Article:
Final blog post
In the last couple of weeks we have been manufacturing our final prototypes in preparation for cadaveric testing, fabricating the improved silicon training device and creating a short video summarising our project. Our final cadaveric testing day was at the end of the 8 week internship.
This is the final prototype we used in the cadaveric testing. We made two sets of the components in case any part failed in the testing. For this prototype we decided to manufacture the pins out of steel rods as oppose to aluminium. This was to improve the overall strength of the design.
We had five different springs of varying stiffness, each spring had a set of pipes. For each spring we calibrated the system and created a scale on the inner pipe with red and green tape. The green tape indicated an applied force of below 135 N and the red tape of above 135 N.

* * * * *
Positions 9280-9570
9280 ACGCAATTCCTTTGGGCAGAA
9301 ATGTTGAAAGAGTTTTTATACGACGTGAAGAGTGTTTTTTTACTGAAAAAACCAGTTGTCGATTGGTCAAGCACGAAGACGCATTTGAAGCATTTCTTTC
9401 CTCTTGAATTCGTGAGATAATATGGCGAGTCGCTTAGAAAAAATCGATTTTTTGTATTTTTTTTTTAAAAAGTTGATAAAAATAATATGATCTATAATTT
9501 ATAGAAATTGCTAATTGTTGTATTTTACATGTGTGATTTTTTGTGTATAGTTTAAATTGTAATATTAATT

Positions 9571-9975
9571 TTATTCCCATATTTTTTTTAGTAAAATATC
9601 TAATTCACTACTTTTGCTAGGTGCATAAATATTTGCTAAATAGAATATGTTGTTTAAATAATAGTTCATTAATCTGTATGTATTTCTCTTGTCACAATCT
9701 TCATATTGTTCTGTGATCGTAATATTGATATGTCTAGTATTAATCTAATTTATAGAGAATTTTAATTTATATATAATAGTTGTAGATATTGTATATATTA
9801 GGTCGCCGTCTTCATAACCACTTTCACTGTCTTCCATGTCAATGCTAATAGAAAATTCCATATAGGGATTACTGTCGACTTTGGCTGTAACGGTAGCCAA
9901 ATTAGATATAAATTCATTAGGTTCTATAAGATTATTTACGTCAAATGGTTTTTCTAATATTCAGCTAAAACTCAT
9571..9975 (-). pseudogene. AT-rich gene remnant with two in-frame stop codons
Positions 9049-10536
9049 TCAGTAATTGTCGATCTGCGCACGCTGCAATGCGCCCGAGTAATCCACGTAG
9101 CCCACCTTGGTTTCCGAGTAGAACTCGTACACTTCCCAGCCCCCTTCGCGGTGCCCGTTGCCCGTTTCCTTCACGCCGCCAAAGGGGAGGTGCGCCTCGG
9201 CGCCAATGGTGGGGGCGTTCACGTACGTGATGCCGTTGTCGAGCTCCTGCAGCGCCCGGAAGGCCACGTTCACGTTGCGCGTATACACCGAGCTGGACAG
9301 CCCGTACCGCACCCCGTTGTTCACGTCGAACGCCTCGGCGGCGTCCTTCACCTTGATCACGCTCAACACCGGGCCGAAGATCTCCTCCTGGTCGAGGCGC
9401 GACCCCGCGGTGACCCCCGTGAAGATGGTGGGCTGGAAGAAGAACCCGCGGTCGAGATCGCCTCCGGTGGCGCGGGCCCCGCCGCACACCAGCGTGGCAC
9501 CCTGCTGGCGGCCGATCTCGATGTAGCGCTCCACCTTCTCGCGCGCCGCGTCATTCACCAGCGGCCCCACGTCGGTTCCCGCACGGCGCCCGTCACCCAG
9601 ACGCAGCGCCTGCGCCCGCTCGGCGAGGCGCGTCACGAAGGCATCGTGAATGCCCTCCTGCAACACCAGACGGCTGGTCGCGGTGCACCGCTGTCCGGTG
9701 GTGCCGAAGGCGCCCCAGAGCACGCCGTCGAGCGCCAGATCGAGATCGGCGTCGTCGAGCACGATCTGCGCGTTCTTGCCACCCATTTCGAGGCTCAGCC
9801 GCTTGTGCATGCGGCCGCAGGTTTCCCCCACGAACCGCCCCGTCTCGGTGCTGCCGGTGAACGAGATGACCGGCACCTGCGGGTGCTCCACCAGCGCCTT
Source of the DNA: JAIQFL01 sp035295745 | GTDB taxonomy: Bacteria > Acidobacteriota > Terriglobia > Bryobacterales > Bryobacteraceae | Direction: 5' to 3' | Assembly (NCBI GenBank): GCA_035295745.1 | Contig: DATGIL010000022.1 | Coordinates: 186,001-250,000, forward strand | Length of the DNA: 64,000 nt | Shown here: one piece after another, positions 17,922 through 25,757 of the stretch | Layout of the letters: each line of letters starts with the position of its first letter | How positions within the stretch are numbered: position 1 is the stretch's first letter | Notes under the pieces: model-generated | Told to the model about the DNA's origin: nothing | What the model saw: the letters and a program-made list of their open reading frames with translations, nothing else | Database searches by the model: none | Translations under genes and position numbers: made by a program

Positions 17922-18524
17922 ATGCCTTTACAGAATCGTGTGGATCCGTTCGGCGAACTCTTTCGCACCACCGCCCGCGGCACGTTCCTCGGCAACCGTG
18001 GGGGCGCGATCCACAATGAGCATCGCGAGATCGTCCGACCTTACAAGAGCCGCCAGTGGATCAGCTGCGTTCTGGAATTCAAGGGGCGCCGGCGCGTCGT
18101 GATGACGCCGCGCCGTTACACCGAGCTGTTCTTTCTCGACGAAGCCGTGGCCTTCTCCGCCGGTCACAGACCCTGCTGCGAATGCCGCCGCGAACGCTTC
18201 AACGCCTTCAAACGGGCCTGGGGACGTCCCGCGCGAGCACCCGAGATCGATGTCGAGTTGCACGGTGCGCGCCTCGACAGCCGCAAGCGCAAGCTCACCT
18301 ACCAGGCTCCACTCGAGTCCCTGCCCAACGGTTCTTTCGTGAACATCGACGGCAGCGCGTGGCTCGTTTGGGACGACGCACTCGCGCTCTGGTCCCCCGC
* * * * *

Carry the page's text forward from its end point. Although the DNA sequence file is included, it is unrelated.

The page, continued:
For the smaller components such as the steel rods we made 5 different copies to avoid any complications during testing.
This is our improved training device. The purpose of this is to work as an alternative to the fabric box trainer and to work as a model of the abdominal to train people to use the gasless laparoscopic lift equipment. It is fabricated from a composite of silicon and spandex, plywood and Perspex.
We asked 6 surgeons to all carry out a conventional laparoscopic surgery and a surgery using the lift equipment, with our load meter device. The load cell was used to measure the force applied to the abdominal wall. After the initial insufflation, the geometry of the abdomen was scanned using Artec Spider 3D scanner. When the surgeons were happy with the cavity and field of view given from the lift device the force on the abdominal wall was recorded using the load cell, the 3D scanner was then used to record the geometry of the enlarged abdomen. Throughout the day we collected lots of evidence which we are excited to evaluate in the future.
The last 8 weeks have been such an interesting insight to the world of research, we have all very much enjoyed the project and are very thankful for the opportunity!